On a farm in northern Colorado
1940’s TO 1955
Upon the delivery of the Christmas tree to the Cactus Hill Grade School where my brothers, John and Jim, my sisters, Ginger and Elaine and I went to school in all 8 grades, preparations were going on at home to have a tree brought into the house so we could decorate it. As usual my Mom was most particular about the size and the fullness of the tree. We lived to far from the mountains to go get us one, which I think my Dad did just once – he always bought one in town at a big lot where trees by the hundreds were stored for people to compare, pick or reject until they found just the right one.
Dad became an expert at finding just the right tree after several mistrials. Bringing it home in his old pickup, for the inspection and approval of “The Mom,” he would go get his little saw, hammer and a hand full of nails and pieces of wood. He sawed off the base of the tree. He made a four legged stand and pounded the nails into the bottom of the tree so it would stand straight and not fall down. Then he twisted baleing wire (ever so handy, always) onto the base and around the tree trunk to make it secure.
Mom would spread out a big white double sheet, just in case the tree would shed some of its needles. It was placed “just so” in the corner of the living room after our Dad would ever so carefully, tote the big tree into the house so as not to shed pine needles or brush something off a shelf.
One year, because the air is so dry in Colorado, the trees tend to dry very soon and start shedding its needles, Mom had read or been told to put the tree in a bucket of sand that was moistened. So Dad proceeded to do as Mom directed…placed the bucket of sand in the corner of the living room – got the tree and stabbed and pushed (muttering under his breathe) and shoved the tree down into the wet bucket of sand…Awhaa! Success!
We all stood back to see if it was straight and “Mom approved.” Right before our eyes – the tree started to lean-lean, then flopped right out of the bucket – sand and pine needles flew everywhere ! The tree went ker-plopp and with a shiver it finally lay silent on the sheet. Dad in his utter dismay, muttering again something we did not understand, gathered up all four corners of the sheet and dragged the tree, bucket and all, out the front door. Mom ran for the big old Hoover vacuum cleaner. We were pretty little and I cannot really remember if Dad salvaged the tree or he had to go tree hunting again. I smile at the looks that he gave Mom and the one stern expression on Moms face.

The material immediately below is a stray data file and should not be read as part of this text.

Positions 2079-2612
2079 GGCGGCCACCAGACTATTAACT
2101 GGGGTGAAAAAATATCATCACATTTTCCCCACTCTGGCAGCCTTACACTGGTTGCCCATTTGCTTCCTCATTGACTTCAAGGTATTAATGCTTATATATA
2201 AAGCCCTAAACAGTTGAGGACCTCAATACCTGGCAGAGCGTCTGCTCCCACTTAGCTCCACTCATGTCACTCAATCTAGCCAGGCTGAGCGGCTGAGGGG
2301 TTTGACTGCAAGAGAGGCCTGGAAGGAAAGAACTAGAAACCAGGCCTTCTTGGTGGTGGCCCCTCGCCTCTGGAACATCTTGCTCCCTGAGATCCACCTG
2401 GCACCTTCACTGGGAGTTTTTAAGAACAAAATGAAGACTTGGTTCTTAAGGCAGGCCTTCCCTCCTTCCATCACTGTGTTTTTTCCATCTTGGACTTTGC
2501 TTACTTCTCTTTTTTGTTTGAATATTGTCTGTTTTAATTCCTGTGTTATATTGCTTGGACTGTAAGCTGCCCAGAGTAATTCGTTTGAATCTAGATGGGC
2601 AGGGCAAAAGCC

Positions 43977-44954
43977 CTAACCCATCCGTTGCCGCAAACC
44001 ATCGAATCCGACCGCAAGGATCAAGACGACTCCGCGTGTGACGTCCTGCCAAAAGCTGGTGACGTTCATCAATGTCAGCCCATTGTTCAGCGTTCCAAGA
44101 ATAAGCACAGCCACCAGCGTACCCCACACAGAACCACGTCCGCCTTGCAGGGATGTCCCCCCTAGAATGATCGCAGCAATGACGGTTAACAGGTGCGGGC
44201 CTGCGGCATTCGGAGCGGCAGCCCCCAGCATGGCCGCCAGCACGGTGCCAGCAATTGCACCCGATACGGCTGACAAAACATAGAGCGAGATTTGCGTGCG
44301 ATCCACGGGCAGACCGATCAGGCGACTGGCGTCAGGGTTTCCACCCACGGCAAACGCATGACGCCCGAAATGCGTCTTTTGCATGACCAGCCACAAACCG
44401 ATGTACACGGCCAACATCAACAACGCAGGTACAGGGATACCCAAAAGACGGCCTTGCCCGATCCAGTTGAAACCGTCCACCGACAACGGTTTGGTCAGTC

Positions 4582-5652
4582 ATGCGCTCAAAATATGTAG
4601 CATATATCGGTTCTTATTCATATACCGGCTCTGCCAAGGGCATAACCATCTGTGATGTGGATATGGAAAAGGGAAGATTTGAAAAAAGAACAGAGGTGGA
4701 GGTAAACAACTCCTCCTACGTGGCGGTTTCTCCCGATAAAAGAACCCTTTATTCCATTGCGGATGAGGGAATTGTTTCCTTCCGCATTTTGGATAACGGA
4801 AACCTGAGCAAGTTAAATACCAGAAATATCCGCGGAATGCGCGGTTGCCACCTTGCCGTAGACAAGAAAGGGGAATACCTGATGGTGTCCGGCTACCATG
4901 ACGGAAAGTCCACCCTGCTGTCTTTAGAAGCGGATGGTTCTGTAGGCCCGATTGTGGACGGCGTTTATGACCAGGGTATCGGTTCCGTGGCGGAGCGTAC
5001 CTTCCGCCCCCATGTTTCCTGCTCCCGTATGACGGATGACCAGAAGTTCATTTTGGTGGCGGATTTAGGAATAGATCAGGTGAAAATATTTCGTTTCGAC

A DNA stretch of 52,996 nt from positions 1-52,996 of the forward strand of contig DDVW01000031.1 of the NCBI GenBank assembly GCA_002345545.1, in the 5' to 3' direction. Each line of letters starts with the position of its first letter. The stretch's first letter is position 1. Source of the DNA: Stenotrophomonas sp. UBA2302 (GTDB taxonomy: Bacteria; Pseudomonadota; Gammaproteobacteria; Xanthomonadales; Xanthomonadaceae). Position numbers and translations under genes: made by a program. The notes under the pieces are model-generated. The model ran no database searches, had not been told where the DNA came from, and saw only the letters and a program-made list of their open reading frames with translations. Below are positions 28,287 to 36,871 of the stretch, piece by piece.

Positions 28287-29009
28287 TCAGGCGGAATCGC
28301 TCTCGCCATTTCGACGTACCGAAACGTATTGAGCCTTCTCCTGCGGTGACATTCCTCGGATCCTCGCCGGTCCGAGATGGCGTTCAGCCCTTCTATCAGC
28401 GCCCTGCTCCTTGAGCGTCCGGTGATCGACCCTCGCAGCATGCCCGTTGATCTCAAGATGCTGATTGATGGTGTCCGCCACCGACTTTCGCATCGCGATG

Finally, the tree was “just so” in the corner – the next move was for Dad to get a step stool, put it in the closet, reach way back in the darkness and pull out the big box of Christmas tree decorations. By then the “fluff and fur” and had died down and we all had fun putting the lights on and miles of rope, tied together in various lengths. My favorite was putting the ornaments in specific place on the branches. A few years we put tinsel on the tree to Moms utter disgust. She did not like the mess they made and how they tended to grab you if you walked to close to the tree, because of the static dry air. I have never bought tinsel and probably never will ! I see it is available again !
Tree decorated, lights twinkling, it was time for a glass of milk with Dad. Sometimes Mom made hot cocoa – hot milk – cocoa and sugar stirred until all was dissolved. It was so good. Dad had his glass of milk with chocolate cake mashed into the glass. If he had hot cocoa he would have some of Moms cookies lined up in front of him and he would “dunk” them in his cup of cocoa. We all followed suite, trying to “slurp” a little louder than the other. My Dad was the loudest “slurpper.” Mom would act like that was not the “thing to do” and tried to have a stern look on her face, but I think I detected a smile once in a while!
Next week: Making popcorn balls for Santa to give away at the Christmas pageant.